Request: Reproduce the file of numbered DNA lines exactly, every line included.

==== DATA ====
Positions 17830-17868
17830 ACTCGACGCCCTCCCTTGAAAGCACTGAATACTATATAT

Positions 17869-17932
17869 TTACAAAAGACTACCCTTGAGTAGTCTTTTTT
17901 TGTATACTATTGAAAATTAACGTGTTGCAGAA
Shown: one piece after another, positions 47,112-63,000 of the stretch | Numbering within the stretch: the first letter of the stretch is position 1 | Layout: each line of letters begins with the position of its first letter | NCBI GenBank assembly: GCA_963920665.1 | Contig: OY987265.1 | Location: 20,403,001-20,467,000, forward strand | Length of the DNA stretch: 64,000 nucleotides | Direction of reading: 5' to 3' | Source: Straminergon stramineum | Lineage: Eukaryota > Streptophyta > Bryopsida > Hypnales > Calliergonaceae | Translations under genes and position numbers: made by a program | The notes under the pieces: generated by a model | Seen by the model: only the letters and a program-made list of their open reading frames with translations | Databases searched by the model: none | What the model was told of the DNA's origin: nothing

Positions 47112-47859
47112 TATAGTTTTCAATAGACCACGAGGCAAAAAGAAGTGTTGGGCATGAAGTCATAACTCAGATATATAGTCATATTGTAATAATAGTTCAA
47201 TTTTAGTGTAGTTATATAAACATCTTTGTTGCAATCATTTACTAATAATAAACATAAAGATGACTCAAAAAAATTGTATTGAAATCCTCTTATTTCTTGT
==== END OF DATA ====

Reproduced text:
Positions 17830-17868
17830 ACTCGACGCCCTCCCTTGAAAGCACTGAATACTATATAT

Positions 17869-17932
17869 TTACAAAAGACTACCCTTGAGTAGTCTTTTTT
17901 TGTATACTATTGAAAATTAACGTGTTGCAGAA
Shown: one piece after another, positions 47,112-63,000 of the stretch | Numbering within the stretch: the first letter of the stretch is position 1 | Layout: each line of letters begins with the position of its first letter | NCBI GenBank assembly: GCA_963920665.1 | Contig: OY987265.1 | Location: 20,403,001-20,467,000, forward strand | Length of the DNA stretch: 64,000 nucleotides | Direction of reading: 5' to 3' | Source: Straminergon stramineum | Lineage: Eukaryota > Streptophyta > Bryopsida > Hypnales > Calliergonaceae | Translations under genes and position numbers: made by a program | The notes under the pieces: generated by a model | Seen by the model: only the letters and a program-made list of their open reading frames with translations | Databases searched by the model: none | What the model was told of the DNA's origin: nothing

Positions 47112-47859
47112 TATAGTTTTCAATAGACCACGAGGCAAAAAGAAGTGTTGGGCATGAAGTCATAACTCAGATATATAGTCATATTGTAATAATAGTTCAA
47201 TTTTAGTGTAGTTATATAAACATCTTTGTTGCAATCATTTACTAATAATAAACATAAAGATGACTCAAAAAAATTGTATTGAAATCCTCTTATTTCTTGT